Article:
Continuous Random Variables

A discrete random variable \(X\) takes values in a finite or countably infinite set, and is characterised by the probabilities \(P(X=x_{j})\) for the possible values \(x_{j}\) it might take. For example, e.g. \(X=\) weight measured to the nearest kg (for people who weigh between 50kg and 61kg) would be a discrete random variable.

Conversely, continuous random variables arise when a random variable takes values in an uncountably infinite set, such as the set of real numbers.

Probability density functions

For continuous random variables \(X\), the probability that \(X\) will take any particular value \(x\) is actually zero. This is because although \(X\) will take some value, there are so many possible values it could take the probability that it will take any particular value is zero. Instead of assigning probabilities to particular values, we define a probability density function \(f(x)\) (also sometimes abbreviated PDF) such that for any two values \(a\) and \(b\),

\[ P(a \leq X \leq b) = \int^{b}_{a} f(x) dx. \]

So the probability that \(X\) takes a value between \(a\) and \(b\) is equal to the area underneath the density function between \(x=a\) and \(x=b\).


Fig. 5 A probability density function

Probability density functions must satisfy a number of conditions, which ensure that the axioms of probability are not violated:

  • \(f(x)\geq 0\) for all \(x\)

  • \(\int^{\infty}_{-\infty} f(x) dx = 1\)

This second condition is the continuous equivalent of the \(\sum_{x_{j}} P(X=x_{j}) = 1\) requirement for discrete random variables. Notice that it is possible for \(f(x)>1\), in contrast to the requirement for discrete \(X\) that \(0 \leq P(X=x_{j}) \leq 1\).

Cumulative distribution function

For continuous \(X\), the CDF is defined as:

\[ F(x) = \int^{x}_{-\infty} f(t) dt, \]

which is the area under the curve (of the density function) to the left of \(x\). Note that when \(x\) appears in the bounds of the integral, we do not use \(x\) as the index within the integral (i.e. the integral contains \(f(t) dt\) and not \(f(x) dx\)).

Probabilities can be expressed using the CDF too:

\[ P(a \leq X \leq b) = \int^{b}_{a} f(x) dx = \int^{b}_{- \infty} f(x) dx - \int^{a}_{- \infty} f(x) dx = F(b) - F(a) \]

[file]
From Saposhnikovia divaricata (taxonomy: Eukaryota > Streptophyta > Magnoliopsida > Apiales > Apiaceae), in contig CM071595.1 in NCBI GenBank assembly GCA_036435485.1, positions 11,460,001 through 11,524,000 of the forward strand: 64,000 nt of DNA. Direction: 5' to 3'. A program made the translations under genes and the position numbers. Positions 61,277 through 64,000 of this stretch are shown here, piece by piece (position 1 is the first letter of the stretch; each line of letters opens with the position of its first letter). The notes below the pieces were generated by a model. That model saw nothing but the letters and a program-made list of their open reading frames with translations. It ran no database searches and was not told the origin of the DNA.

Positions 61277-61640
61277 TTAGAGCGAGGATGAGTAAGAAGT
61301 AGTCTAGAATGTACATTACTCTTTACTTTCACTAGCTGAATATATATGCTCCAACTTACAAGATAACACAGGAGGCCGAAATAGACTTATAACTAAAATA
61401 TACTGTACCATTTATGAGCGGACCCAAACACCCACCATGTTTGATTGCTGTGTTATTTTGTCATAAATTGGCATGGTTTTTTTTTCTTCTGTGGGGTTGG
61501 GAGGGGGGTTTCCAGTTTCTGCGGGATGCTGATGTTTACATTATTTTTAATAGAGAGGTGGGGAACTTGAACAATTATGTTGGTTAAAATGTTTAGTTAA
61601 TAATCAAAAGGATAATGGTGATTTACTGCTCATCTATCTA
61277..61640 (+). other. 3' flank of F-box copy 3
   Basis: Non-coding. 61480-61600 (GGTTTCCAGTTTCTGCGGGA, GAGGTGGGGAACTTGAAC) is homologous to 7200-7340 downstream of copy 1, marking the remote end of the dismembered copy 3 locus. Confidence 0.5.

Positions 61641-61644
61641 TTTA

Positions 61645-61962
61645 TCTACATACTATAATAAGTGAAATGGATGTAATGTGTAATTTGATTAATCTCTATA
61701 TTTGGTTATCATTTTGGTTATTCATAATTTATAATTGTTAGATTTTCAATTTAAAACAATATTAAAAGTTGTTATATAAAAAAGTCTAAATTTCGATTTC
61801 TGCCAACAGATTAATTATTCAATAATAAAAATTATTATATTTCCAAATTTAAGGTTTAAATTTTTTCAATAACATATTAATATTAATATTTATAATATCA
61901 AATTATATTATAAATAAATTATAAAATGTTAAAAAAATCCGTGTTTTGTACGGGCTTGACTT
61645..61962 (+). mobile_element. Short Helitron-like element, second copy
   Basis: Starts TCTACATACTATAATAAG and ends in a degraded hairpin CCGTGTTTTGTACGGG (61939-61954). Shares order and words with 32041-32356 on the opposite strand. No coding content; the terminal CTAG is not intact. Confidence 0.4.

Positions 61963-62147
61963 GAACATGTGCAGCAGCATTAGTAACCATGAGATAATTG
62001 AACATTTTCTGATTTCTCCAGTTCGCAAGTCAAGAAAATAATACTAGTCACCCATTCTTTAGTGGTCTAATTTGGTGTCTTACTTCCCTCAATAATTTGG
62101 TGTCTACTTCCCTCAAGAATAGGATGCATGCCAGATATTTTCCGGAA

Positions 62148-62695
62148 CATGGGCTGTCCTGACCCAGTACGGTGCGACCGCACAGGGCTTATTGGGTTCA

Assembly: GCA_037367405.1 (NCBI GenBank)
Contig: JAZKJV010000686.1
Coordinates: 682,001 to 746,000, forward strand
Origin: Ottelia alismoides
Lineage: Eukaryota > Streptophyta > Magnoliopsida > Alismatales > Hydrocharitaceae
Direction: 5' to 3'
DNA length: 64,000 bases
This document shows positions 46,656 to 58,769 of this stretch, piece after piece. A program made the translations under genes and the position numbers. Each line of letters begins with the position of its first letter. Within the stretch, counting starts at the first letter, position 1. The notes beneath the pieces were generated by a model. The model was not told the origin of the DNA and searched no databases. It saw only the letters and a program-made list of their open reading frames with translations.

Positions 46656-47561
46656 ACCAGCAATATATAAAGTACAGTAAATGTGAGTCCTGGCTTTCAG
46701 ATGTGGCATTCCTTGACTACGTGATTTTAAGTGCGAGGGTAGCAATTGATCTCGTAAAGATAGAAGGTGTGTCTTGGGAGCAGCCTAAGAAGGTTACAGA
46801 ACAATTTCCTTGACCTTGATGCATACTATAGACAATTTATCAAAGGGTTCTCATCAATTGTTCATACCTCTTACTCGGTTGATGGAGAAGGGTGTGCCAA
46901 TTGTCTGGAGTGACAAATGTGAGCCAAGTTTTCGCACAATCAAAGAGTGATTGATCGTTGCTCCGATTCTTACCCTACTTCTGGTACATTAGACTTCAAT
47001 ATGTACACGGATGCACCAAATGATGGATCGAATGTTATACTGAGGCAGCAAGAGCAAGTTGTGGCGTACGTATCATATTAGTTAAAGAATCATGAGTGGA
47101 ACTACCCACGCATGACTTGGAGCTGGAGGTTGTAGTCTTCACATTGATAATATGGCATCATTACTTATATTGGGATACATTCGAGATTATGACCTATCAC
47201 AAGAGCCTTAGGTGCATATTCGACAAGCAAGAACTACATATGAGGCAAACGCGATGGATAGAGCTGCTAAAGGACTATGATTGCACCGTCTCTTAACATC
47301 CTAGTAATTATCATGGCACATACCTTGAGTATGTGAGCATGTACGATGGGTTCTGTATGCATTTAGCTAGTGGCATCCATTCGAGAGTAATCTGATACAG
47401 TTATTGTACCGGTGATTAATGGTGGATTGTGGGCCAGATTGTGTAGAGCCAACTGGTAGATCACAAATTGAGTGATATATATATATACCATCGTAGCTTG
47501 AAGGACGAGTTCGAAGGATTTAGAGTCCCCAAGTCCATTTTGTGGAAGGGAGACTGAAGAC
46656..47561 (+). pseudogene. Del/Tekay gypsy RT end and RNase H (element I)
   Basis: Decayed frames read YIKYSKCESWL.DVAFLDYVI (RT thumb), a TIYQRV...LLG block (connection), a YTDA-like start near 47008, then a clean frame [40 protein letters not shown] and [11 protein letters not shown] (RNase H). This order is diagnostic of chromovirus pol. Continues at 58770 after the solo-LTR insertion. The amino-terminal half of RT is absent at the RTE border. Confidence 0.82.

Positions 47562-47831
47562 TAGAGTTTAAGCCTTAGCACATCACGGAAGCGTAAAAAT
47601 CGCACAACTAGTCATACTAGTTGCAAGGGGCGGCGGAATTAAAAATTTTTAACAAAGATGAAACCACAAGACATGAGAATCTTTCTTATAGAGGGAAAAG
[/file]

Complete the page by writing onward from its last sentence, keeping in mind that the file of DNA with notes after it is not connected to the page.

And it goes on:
Relationship between CDF and PDF

The CDF is the integral of the PDF (above). Therefore, we also have that

\[ f(x) = \frac{d}{dx}F(x). \]

Expectation and variance of continuous random variables

Expectation is defined for continuous random variables \(X\) as for discrete \(X\), but with the summation replaced by an integral:

\[ \mu = E(X) = \int^{\infty}_{-\infty} x f(x) dx. \]

The variance is again defined as the expectation of the difference between \(X\) and its mean, squared: The variance of continuous \(X\) is thus given by:

\[ Var(X) = E((X-\mu)^{2}) = \int^{\infty}_{-\infty} (x-\mu)^{2} f(x) dx. \]

As for discrete variables, we have the alternative form: \(Var(X) = E(X^2) - E(X)^2\).

Some rules for expectation and variance

The rules that we encountered for discrete variables also hold here. If \(a\) and \(b\) are constants, and \(X\) is a continuous random variable then:

  • \(E(aX + b) = aE(X) + b\)

  • \(Var (aX + b) = a^2Var (X)\)

For two continuous random variables, \(X\) and \(Y\), we have:

  • \(E(X + Y ) = E(X) + E(Y)\)

If \(X\) and \(Y\) are also independent then:

  • \(E(XY) = E(X)E(Y)\)

  • \(Var (X + Y) = Var (X) + Var (Y)\)

Expectation and variance of functions of a random variable

For a function of a random variable \(X\), \(g(X)\), we define the expectation as

\[ E(g(X)) = \int^{\infty}_{-\infty} g(x) f(x) dx . \]

And the variance is

\[ Var(g(X)) = \int^{\infty}_{-\infty} (g(x)- E(g(X)))^{2} f(x) dx. \]

Joint continuous distributions

Earlier, we introduced the concept of the joint probability distribution of two discrete random variables \(X\) and \(Y\). The idea extends naturally to the case of two continuous random variables \(X\) and \(Y\). For constants \(a, b, c\) and \(d\),

\[ P(a \leq X \leq b,\ c \leq Y \leq d) = \int^{b}_{a} \int^{d}_{c} f(x,y) \ dy\ dx. \]

The joint density function must satisfy

\[ f(x,y) \geq 0\mbox{ for all }x,y \]


\[ \int^{\infty}_{-\infty} \int^{\infty}_{-\infty} f(x,y) \ dy\ dx = 1. \]

The marginal distribution of one variable can be obtained from the joint density function:

\[ f(x) = \int^{\infty}_{-\infty} f(x,y)\ dy. \]

The (joint) cumulative distribution function for \((X,Y)\) is defined by:

\[ F(x,y) = P(X\leq x, \ Y \leq y) = \int^{x}_{-\infty} \int^{y}_{-\infty} f(u,v) \ dv\ du. \]

Although we will not go into the details further here, we can make corresponding definitions for the joint distribution of mixtures of continuous and discrete random variables.


Two continuous random variables \(X\) and \(Y\) are independent if their joint density function can be factorised into the product of their marginal densities, i.e.

\[ f(x,y) = f(x)f(y) \mbox{ for all } x,y \]